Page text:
Police officers’ uniforms have come a long way. In Milwaukee, our law enforcement officers are dressed and equipped based on what we have learned from our involvement in previous events and incidents. We base our uniform on police culture from our past to present day. You could even say our police vehicles (squad cars) have evolved to meet new expectations both from law enforcement and the citizens we serve.
The way we dress is important because it must convey a message of teamwork, unity, organization and power. The police officer’s uniform is a form of non-verbal communication. When an officer arrives on scene, his or her uniform is meant to grab your attention, command respect and demonstrate consistency, strength and competence.
So let’s examine how police officers can dress in a way that is functional and effective. Over the last few years, our basic uniform material has changed from fabrics that were not comfortable or conducive to harsh weather and scene conditions to lightweight, safer materials that provide better protection and more ease of movement. Older uniforms were too hot and heavy in summer months and unsafe at fire scenes, because the fabric could melt and cause additional burns to your body. In addition, there have been several recent studies conducted regarding uniform color and the individual message each color conveys.
The equipment that we currently carry has also changed over the years based on societal needs, lessons learned and advancements in technology. When I first walked the street more than 16 years ago, the equipment issued was a semi-automatic handgun, pepper spray, a metal whistle, a call box key (which was slowly becoming obsolete), an expandable baton, a wooden baton, one set of handcuffs and a Sam Browne belt containing storage pouches and a gun holster.
To meet the ever-changing demands of our fast-paced world and to provide safety for our law enforcement and the public it protects, our equipment has evolved to add the following: tasers, body cameras and multiple sets of handcuffs. Even our flashlights have become more effective by being streamlined, smaller in size and more light weight with extremely powerful luminosity. Patches that have long been sewed into uniforms in some law enforcement agencies and divisions have also been updated due to negative connotations represented in some of the insignias. They have now been altered to send out a more positive reflection of the communities and towns they represent and serve.
“When an officer arrives on scene, his or her uniform is meant to grab your attention, command respect and demonstrate consistency, strength and competence.”
Our police vehicles (squads) have gone through a similar evolution for many of the same reasons. Some examples would be from blue and white squads to all black or black and white squads, depending on the jurisdiction. The equipment housed inside and outside of our vehicles has also changed from a very basic emergency lighting, the traditional “gumball” on the roof, to high tech LED lights that are more visible for longer distances. The radio communication system has advanced from an analog system to a digital system so that it is more secure, private and identifiable. It also allows for multi-jurisdictional and multi-agency forces to work together, providing Emergency Management, Police, Fire, and EMS full communication with one another.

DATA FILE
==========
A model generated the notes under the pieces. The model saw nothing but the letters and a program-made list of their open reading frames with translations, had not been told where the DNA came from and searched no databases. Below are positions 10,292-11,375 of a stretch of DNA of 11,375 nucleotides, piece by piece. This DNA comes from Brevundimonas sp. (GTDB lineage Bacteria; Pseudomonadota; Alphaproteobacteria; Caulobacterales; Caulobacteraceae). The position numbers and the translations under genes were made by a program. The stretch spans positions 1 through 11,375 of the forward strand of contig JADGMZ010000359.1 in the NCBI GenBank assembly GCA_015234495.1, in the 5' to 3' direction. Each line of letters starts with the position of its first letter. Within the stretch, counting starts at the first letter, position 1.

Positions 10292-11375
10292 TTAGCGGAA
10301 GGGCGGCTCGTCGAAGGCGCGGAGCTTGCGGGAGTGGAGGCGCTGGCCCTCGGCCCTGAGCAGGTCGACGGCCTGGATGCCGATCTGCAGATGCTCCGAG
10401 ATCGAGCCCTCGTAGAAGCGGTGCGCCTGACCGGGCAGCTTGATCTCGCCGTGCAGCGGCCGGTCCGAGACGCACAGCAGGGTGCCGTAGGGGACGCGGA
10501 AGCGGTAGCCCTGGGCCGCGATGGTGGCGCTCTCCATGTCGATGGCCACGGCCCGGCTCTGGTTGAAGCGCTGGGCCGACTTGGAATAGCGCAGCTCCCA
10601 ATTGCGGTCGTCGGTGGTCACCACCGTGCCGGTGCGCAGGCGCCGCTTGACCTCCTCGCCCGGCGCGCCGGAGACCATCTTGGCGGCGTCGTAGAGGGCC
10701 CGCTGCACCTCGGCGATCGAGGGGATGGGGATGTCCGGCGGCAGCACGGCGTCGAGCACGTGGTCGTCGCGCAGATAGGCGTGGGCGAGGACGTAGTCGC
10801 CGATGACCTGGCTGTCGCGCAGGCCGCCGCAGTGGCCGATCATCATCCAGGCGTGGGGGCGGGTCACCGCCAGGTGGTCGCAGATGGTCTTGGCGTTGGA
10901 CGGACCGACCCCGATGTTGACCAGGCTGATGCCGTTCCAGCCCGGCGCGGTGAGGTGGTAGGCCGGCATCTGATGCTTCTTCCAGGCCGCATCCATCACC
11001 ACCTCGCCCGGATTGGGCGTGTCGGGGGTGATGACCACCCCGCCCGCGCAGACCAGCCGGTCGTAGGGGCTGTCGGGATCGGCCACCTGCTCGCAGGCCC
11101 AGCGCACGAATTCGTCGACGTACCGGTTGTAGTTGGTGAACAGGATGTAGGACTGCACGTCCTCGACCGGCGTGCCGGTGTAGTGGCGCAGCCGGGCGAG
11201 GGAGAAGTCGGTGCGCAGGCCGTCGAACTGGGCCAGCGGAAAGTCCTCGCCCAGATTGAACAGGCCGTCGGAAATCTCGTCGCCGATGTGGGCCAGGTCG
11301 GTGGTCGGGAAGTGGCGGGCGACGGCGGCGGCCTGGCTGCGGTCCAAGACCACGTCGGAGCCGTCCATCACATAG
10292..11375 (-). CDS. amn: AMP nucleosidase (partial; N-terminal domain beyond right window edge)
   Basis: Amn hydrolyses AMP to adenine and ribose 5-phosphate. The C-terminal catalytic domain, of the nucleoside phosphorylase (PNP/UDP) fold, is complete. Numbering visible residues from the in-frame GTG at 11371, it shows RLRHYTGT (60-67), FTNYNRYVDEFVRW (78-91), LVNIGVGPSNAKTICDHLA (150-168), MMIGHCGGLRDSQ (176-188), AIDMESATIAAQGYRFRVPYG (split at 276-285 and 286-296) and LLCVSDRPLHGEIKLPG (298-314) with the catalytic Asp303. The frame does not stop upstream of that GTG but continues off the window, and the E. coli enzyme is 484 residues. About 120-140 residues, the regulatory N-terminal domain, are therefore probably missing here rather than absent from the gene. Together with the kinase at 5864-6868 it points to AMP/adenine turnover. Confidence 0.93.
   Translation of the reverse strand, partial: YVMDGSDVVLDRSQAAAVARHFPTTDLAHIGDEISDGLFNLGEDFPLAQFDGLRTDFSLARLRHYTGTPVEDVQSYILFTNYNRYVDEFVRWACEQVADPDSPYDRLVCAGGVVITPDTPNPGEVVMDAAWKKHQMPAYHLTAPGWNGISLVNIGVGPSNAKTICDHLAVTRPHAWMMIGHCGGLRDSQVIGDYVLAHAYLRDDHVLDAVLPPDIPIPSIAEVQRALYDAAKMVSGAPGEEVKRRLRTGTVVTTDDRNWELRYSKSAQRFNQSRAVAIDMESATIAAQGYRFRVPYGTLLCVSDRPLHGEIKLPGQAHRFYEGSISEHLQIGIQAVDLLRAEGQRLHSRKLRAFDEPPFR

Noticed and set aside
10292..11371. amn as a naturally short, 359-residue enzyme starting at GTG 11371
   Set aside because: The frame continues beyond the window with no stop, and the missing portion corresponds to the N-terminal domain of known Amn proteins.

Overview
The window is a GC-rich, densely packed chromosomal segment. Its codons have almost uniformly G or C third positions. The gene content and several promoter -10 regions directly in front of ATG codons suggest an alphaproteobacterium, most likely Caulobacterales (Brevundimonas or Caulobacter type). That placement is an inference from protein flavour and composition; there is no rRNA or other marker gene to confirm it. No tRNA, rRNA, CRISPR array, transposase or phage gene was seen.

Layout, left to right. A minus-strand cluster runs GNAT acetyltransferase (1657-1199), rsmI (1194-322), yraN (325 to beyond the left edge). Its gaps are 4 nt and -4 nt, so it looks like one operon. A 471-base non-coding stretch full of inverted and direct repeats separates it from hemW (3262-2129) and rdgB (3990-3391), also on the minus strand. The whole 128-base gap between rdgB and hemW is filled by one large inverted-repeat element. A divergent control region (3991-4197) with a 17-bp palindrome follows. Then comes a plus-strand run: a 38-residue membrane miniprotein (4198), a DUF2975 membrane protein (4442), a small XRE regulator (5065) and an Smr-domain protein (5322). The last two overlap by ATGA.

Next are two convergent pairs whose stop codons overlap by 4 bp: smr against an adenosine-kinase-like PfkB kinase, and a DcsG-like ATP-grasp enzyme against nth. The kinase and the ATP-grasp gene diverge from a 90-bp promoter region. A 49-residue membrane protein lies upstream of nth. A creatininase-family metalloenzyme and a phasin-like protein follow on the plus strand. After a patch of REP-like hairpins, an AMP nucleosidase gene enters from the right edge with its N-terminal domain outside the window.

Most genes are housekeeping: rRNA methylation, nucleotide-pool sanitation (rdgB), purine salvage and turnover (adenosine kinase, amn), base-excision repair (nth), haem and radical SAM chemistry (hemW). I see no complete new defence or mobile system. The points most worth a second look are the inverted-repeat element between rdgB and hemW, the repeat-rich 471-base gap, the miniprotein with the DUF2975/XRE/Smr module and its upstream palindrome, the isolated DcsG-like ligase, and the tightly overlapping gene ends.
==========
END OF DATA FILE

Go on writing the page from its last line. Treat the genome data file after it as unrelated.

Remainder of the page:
These constant updates in equipment, as well as in the rules and expectations to use new equipment, are one of the reasons criminal justice education is so important. We need police officers that have strong knowledge of every piece of gear they are issued. Police officers must not only understand how to use these tools, but also the appropriate protocols for complex situations. A police officer’s uniform must be used to help create safe environments for the people he or she serves.
A police officer’s look is dictated by the history in which policing has evolved and the needs and wants of the society and community in which he or she serves. Crime is like electronics. It’s always changing and advancing. In order to keep up, police officers must adapt.
Mitch Ross started with the Milwaukee Police Department in 2000. He has been assigned to Milwaukee Police Districts #3 and #6 as a Patrol Officer and Field Training Officer, as well as assigned to the Anti-Gang Unit Squads at both districts. He has also worked in the Department’s Sensitive Crimes Division, which handles crimes against children and elderly. He is a member of the Milwaukee Police Major Incident Response Team. Mitch is an adjunct instructor at the Milwaukee Police Training Academy in the following unified tactics: CPR, DAAT, Firearms, Vehicle Contacts, Professional Communications /Tactical Communications, and Leadership in Police Organization. He is currently assigned to the Milwaukee Police Department’s lntelligence Fusion Center, Southeastern Threat Analysis Center Division.